Figure 5 shows two examples of nearly zero ultra-flattened dispersion PCFs with four air-hole rings and five air-hole rings designed by using our design principle, where Λ=1.56 µm, *d*
_{1}/Λ=0.32, *d*
_{2}/Λ=0.45, *d*
_{3}/Λ=0.67, *d*
_{4}/Λ=0.95 in Fig. 5(a) and Λ=1.58 µm, *d*
_{1}/Λ=0.31, *d*
_{2}/Λ=0.45, *d*
_{3}/Λ=0.55, *d*
_{4}/Λ=0.63, *d*
_{5}/Λ=0.95 in Fig. 5(b). These PCFs have small hole-to-hole spacing (Λ ≈ 1.6 µm). In order to control the dispersion and the dispersion slope in the wide wavelength range, a small hole-to-hole spacing is an important parameter. Moreover, it is possible to decrease effective refractive index in the cladding region along the radius by increasing the air-hole diameters along the radius and to realize flattened dispersion by optimizing each air-hole diameter. Increasing the air-hole diameters along the radius is also very useful for designing low loss index-guiding PCFs with small number of air-hole rings. The last row of air holes with very large diameter in Fig. 5 is profitable for not only controlling the dispersion but also reducing the confinement loss.

Figure 6 shows the chromatic dispersion, the confinement loss, and the effective mode area as a function of wavelength for the four-ring PCF in Fig. 5(a). The effective mode area *A _{eff}* is calculated with

The wavelength range for which the PCF dispersion remains between -0.5 and +0.5 ps/(km·nm) is from 1.19 µm to 1.69 µm. The confinement loss is less than 1 dB/km in the wavelength range shorter than 1.6 µm. The effective mode area is 8.55 µm^{2} at 1.55 µm wavelength. Figure 7 shows the chromatic dispersion, the confinement loss, and the effective mode area as a function of wavelength for the five-ring PCF in Fig. 5(b). The wavelength range for which the PCF dispersion remains between -0.4 and +0.4 ps/(km·nm) is from 1.23 µm to 1.72 µm. The confinement loss is less than 0.1 dB/km in the wavelength range shorter than 1.72 µm. The effective mode area is 8.95 µm^{2} at 1.55 µm wavelength. Of course, using more air-hole rings and optimizing Λ and *d _{i}*, it is possible to design the flattened dispersion PCFs in wider wavelength range. These PCFs with nearly zero ultra-flattened dispersion have a relatively small effective more area and would be useful for supercontinuum generation, soliton pulse transmission, and so on. Our controlling technique of chromatic dispersion in PCFs is applied to design PCF with nearly zero ultra-flattened dispersion in this paper, however, this design principle can be also applied to control dispersion slope of a low nonlinear PCF with large mode area and design a dispersion compensating PCF.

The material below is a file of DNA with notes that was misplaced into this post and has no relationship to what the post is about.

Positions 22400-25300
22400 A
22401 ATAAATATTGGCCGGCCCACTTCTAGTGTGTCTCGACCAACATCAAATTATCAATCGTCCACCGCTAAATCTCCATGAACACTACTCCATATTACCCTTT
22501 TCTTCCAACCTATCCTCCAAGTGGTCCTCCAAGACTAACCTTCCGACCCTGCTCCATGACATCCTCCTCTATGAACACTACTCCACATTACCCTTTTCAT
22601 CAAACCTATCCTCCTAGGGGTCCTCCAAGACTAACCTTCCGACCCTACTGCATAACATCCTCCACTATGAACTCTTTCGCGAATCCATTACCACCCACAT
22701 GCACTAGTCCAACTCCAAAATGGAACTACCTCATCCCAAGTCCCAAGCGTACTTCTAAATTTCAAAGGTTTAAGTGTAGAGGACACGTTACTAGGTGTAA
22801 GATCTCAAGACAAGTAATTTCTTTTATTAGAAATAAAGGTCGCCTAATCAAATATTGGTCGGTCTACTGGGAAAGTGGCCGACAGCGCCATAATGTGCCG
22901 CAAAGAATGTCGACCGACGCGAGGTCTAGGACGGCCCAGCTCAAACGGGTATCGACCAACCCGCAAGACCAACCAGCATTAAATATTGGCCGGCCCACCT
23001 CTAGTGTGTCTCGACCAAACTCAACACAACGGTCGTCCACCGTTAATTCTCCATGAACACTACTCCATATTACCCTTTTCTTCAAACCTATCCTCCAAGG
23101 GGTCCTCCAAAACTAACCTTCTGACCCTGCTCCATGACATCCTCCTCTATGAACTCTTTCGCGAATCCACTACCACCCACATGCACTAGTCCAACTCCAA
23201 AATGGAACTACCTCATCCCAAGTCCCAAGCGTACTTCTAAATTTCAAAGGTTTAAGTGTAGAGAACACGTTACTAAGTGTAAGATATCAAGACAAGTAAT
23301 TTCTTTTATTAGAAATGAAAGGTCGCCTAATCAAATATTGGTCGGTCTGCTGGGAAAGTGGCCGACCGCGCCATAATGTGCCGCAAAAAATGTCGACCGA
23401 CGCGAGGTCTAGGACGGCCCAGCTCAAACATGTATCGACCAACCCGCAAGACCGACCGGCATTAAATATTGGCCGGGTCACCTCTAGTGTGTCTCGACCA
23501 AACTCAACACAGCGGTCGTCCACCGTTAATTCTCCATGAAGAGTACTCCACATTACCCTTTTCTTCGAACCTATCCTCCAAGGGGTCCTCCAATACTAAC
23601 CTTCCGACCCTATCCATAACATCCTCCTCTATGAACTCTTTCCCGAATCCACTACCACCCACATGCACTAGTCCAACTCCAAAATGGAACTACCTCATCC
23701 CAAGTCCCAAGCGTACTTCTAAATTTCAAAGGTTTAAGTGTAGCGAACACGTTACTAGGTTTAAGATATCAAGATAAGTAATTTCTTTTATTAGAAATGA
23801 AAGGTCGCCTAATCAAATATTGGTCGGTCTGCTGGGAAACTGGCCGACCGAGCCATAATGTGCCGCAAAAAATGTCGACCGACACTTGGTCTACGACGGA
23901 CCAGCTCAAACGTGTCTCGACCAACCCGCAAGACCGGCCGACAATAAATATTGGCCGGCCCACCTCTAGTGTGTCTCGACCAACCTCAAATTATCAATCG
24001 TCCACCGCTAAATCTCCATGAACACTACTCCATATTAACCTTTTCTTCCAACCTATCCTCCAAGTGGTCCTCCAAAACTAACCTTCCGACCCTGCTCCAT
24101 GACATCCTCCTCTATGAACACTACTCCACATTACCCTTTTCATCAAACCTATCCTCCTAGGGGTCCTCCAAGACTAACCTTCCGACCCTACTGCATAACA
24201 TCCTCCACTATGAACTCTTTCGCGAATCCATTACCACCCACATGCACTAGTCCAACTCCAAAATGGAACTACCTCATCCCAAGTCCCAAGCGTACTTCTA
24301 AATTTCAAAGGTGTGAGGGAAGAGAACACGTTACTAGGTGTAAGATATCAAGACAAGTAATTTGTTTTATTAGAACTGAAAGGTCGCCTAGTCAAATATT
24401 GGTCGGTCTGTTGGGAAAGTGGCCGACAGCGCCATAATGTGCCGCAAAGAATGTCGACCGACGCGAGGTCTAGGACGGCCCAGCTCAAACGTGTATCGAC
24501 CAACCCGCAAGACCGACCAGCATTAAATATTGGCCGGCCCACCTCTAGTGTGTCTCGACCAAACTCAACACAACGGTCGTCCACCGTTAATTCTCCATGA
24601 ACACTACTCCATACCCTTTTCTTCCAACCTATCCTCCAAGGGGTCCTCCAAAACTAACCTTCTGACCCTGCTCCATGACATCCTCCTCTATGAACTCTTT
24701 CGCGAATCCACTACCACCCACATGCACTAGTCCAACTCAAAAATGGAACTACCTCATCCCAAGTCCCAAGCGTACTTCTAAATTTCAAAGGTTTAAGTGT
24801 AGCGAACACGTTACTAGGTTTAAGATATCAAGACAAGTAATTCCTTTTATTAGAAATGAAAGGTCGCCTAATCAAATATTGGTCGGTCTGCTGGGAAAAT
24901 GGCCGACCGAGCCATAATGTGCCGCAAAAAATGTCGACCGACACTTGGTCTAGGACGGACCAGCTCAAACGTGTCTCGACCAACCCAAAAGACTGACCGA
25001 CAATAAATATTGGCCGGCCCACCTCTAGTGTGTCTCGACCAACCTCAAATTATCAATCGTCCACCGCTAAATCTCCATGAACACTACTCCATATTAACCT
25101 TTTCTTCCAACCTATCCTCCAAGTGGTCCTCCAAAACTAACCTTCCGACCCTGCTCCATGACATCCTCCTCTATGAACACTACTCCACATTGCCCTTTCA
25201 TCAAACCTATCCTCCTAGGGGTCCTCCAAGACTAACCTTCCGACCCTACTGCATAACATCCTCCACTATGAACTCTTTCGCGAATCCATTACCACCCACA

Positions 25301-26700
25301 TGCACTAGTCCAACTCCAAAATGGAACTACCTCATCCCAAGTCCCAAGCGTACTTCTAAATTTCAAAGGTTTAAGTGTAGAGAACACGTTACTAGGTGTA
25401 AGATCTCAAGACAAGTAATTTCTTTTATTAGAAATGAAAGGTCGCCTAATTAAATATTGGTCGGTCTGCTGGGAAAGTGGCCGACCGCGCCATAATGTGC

## 5. Conclusion

A new controlling technique of chromatic dispersion in index-guiding PCFs was proposed and applied to design PCFs with both ultra-low dispersion and ultra-flattened dispersion in a wide wavelength range. It was shown from numerical results that it is possible to design a four-ring PCF with flattened dispersion of 0±0.5 ps/(km·nm) from a wavelength of 1.19 µm to 1.69 µm and a five-ring PCF with flattened dispersion of 0±0.4 ps/(km·nm) from a wavelength of 1.23 µm to 1.72 µm. Fabrication of these PCFs is now under consideration. The knowledge reported in this paper will have a great impact on many engineering applications such as dispersion compensation, wide-band supercontinuum generation, ultra-short soliton pulse transmission, and wavelength-division multiplexing transmission using PCFs. The applications of our design principle to PCFs with other unique dispersion properties will be reported soon.